An Indigenous-run addictions treatment centre says it asked for its contract with the N.W.T. to be terminated because the territorial government lacks a "cultural understanding" of the work the lodge does.
Poundmaker's Lodge Treatment Centres, near Edmonton, was the only Indigenous healing centre the territorial government had a contract with, meaning residents in need of its services could attend at no cost.
When the last treatment centre in the N.W.T. closed in 2013, the health minister at the time said the territory's contract with Poundmaker's was a useful alternative to no longer having a facility in the territory.
But that contract ended on Oct. 29.
"As an Indigenous organization … we didn't like the idea of, you know, a governing body trying to tell us how to do our work," said Siobhan Dreelan, the community engagement officer at Poundmaker's.
"It's almost a lack of cultural understanding when it comes to Indigenous healing from the government side and so I think there's a lot of learning that needs to happen in governments, when it comes to Indigenous-led healing."
She said on a previous visit to Yellowknife, Poundmaker's discovered how difficult it was for clients to access funding to attend the facility.
"We visited some of our referral sources here in Yellowknife and learning they had to go to like four counselling sessions and there were all these kinds of barriers for them just to get funding to come to treatment," Dreelan said.
Jeremy Bird, a spokesperson for the department of health, said in an email that the territorial government no longer requires clients to attend four counselling sessions. He said this was a policy removed five years ago.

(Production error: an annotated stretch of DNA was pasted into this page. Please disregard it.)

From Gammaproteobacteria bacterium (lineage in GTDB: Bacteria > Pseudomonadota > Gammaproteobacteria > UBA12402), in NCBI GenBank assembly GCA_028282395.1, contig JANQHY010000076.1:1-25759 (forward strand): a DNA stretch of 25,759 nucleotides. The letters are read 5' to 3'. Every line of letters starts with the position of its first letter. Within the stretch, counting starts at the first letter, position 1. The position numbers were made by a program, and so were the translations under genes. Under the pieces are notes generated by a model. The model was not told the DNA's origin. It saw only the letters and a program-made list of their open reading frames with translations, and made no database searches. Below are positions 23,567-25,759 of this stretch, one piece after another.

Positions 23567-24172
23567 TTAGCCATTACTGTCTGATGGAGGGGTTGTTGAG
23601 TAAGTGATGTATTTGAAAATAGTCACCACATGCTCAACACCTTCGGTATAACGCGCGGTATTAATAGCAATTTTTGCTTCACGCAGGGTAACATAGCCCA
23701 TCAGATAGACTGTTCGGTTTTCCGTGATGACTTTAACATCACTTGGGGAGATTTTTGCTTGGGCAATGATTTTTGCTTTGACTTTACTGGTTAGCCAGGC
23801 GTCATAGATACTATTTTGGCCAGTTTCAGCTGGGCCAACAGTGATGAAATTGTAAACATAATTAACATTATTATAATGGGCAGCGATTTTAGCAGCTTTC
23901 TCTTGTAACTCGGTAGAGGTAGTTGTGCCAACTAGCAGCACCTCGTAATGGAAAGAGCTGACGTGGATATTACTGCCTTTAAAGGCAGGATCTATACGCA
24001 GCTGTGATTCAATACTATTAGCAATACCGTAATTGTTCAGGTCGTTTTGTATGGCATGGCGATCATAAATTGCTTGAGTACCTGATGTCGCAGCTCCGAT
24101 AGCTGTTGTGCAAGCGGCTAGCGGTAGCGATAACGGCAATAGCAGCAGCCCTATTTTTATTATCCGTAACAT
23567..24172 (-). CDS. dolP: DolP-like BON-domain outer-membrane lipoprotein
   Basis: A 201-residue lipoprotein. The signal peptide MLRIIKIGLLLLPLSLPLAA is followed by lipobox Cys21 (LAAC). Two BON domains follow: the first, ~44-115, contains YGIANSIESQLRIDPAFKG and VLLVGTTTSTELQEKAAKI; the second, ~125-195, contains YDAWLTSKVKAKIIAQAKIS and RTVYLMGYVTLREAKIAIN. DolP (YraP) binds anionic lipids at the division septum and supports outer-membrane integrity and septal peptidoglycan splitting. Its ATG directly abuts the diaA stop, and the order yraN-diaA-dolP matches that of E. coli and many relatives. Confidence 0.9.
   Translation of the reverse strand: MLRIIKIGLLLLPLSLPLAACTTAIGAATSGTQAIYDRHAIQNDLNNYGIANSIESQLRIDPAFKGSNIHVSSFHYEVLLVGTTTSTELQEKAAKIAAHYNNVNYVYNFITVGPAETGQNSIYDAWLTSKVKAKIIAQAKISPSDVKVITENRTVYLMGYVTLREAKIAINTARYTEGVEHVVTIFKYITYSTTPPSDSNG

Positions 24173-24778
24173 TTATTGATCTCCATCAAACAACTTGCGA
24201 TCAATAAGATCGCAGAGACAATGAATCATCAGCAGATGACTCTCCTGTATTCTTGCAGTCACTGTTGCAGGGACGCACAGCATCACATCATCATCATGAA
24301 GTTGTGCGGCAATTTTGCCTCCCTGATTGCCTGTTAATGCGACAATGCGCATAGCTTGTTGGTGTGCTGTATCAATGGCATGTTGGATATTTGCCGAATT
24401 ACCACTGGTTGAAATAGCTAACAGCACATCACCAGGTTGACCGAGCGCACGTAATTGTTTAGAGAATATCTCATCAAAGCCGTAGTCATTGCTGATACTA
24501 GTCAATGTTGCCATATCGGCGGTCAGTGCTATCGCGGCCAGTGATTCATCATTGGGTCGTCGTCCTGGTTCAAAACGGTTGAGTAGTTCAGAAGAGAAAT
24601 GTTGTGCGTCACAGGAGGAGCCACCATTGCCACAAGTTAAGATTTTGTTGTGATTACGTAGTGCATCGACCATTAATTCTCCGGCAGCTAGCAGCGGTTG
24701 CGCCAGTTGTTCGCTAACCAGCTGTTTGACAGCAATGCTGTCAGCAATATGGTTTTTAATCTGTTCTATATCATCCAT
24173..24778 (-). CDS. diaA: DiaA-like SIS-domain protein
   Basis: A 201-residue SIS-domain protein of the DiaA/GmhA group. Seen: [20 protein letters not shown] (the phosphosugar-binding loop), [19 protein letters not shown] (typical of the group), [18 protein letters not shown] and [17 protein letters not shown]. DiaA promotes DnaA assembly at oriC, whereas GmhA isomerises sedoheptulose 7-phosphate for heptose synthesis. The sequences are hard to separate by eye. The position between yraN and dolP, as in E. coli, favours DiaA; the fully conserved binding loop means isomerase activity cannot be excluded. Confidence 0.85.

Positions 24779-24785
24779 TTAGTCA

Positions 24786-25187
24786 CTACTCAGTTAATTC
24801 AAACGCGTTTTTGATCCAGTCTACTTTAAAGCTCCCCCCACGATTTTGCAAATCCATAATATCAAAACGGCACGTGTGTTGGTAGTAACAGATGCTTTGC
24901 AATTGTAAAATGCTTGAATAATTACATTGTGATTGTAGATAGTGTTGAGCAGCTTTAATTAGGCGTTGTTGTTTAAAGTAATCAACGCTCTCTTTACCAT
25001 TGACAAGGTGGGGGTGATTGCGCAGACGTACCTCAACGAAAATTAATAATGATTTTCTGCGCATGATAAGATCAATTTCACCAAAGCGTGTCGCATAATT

"This was removed to reduce barriers to access and to establish a more client-centered approach to care that recognizes that people are often at different places in their healing journey and readiness."
He said a variety of health professionals can refer a client to a treatment centre.
Virginia Duran, an addictions counsellor with Poundmaker's, said she agreed with Dreelan that the partnership with the territorial government was not working.
"We became vocal and worked with individuals, but then it got to a point where it added work to what we were doing," she said.
Duran said there were specific examples of clients being cleared to attend, who were medically unable to.
"One individual [was spending] most of his time in the hospital for his actual physical health and wasn't really benefiting because he wasn't at the lodge, but yet he was cleared to come," she said.
Bird, the spokesperson for the department of health, said in an email that the territorial government doesn't do a medical assessment to clear someone to attend the treatment centre.
"In fact, Poundmaker's Lodge does this themselves through a medical assessment that is part of their application package," he said, adding Health and Social Services providers conduct a medical exam following Poundmaker's assessment form.